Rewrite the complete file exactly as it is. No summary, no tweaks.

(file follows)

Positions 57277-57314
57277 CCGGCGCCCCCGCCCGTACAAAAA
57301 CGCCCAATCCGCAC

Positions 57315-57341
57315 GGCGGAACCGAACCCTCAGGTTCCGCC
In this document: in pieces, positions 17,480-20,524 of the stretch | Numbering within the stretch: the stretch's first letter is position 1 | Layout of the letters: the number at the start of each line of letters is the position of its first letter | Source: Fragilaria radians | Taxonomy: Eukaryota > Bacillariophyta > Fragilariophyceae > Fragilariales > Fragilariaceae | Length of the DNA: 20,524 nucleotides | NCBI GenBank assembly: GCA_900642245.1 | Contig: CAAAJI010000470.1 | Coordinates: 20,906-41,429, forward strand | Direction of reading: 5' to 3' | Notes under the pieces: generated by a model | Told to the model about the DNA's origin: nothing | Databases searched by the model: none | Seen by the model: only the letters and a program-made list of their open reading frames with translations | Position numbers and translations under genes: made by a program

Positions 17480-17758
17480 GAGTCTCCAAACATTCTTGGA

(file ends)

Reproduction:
Positions 57277-57314
57277 CCGGCGCCCCCGCCCGTACAAAAA
57301 CGCCCAATCCGCAC

Positions 57315-57341
57315 GGCGGAACCGAACCCTCAGGTTCCGCC
In this document: in pieces, positions 17,480-20,524 of the stretch | Numbering within the stretch: the stretch's first letter is position 1 | Layout of the letters: the number at the start of each line of letters is the position of its first letter | Source: Fragilaria radians | Taxonomy: Eukaryota > Bacillariophyta > Fragilariophyceae > Fragilariales > Fragilariaceae | Length of the DNA: 20,524 nucleotides | NCBI GenBank assembly: GCA_900642245.1 | Contig: CAAAJI010000470.1 | Coordinates: 20,906-41,429, forward strand | Direction of reading: 5' to 3' | Notes under the pieces: generated by a model | Told to the model about the DNA's origin: nothing | Databases searched by the model: none | Seen by the model: only the letters and a program-made list of their open reading frames with translations | Position numbers and translations under genes: made by a program

Positions 17480-17758
17480 GAGTCTCCAAACATTCTTGGA